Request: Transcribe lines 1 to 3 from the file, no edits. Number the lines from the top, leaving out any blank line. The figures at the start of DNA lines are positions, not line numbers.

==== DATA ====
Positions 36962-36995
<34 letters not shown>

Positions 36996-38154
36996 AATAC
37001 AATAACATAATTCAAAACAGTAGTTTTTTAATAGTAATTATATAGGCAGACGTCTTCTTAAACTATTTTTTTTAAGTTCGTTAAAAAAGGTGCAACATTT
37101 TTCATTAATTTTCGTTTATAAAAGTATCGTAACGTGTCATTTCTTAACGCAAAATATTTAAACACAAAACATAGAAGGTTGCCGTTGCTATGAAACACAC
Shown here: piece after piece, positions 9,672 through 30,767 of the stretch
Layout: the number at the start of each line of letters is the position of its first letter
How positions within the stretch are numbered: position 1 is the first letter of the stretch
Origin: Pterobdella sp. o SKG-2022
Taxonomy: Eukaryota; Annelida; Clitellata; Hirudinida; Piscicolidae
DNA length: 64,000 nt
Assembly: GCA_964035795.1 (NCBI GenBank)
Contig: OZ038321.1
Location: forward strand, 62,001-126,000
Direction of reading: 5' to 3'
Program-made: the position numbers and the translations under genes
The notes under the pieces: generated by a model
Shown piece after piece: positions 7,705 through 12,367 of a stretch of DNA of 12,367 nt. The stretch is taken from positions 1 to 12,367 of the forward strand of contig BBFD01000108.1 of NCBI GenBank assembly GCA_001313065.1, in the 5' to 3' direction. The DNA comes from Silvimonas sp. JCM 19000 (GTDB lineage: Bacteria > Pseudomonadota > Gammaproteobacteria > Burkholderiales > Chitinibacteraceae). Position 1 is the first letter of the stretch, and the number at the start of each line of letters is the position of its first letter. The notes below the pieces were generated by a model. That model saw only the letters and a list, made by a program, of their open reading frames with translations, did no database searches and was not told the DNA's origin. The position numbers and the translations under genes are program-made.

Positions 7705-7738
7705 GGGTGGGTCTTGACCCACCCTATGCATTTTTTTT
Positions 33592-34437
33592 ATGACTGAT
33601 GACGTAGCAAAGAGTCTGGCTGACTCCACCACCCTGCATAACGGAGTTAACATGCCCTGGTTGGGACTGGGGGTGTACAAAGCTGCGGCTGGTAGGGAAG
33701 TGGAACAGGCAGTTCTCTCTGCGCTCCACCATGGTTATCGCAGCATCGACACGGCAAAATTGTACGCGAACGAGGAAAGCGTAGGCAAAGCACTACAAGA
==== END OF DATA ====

Positions 36962-36995
<34 letters not shown>

Positions 36996-38154